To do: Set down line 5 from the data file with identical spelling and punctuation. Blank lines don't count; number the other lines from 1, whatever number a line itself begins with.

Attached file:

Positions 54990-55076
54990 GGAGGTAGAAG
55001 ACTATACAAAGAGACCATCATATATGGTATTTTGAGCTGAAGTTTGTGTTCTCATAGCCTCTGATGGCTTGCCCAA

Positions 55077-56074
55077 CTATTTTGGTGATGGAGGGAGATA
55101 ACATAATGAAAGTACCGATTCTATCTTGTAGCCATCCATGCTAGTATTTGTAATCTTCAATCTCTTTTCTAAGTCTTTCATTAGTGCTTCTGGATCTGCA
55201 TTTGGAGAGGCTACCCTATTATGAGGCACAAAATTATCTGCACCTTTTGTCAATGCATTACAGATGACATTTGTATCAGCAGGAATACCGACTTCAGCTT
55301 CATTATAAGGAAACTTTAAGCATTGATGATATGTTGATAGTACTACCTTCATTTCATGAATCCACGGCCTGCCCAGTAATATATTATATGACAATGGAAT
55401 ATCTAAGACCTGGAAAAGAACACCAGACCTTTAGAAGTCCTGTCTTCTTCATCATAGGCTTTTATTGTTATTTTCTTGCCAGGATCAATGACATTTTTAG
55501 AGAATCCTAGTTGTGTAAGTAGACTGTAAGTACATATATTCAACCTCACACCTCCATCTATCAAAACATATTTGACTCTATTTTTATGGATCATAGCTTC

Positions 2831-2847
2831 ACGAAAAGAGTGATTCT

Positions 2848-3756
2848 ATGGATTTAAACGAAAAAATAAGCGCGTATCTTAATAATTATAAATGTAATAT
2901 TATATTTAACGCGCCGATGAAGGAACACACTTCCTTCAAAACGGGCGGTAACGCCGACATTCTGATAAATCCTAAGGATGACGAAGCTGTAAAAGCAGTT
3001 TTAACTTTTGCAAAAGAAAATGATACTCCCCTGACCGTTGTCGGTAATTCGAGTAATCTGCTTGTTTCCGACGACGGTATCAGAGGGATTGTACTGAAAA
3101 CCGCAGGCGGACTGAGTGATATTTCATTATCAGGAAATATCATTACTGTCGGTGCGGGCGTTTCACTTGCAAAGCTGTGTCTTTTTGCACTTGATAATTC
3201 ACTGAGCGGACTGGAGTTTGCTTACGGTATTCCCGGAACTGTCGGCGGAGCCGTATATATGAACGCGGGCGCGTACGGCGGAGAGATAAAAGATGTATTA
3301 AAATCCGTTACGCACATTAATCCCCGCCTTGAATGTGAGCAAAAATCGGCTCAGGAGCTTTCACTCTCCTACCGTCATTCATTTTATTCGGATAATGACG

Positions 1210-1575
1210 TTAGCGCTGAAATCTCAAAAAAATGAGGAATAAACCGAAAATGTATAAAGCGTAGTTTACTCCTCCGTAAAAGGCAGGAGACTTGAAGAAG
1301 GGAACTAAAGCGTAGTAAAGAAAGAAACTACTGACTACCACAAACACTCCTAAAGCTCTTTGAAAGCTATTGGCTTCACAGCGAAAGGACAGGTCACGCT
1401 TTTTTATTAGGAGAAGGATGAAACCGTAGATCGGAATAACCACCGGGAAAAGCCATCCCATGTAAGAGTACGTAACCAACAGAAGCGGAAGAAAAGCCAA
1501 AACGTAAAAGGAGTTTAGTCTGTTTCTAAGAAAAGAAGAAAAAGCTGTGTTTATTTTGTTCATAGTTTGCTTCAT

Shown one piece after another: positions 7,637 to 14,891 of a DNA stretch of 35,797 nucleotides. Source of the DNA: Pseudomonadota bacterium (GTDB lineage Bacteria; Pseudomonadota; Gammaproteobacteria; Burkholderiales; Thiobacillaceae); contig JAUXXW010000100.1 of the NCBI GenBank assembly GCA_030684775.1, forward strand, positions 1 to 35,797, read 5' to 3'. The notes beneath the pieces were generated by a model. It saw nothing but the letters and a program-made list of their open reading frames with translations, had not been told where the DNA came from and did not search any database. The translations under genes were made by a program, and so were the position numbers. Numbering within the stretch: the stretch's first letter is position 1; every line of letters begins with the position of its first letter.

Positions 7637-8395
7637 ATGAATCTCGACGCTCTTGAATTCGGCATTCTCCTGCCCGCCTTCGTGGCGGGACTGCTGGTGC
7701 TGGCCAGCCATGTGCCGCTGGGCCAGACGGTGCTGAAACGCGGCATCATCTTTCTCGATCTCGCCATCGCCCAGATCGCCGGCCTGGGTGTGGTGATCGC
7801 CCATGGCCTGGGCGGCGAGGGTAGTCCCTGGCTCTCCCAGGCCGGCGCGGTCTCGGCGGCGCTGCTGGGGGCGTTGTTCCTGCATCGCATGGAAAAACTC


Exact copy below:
55077 CTATTTTGGTGATGGAGGGAGATA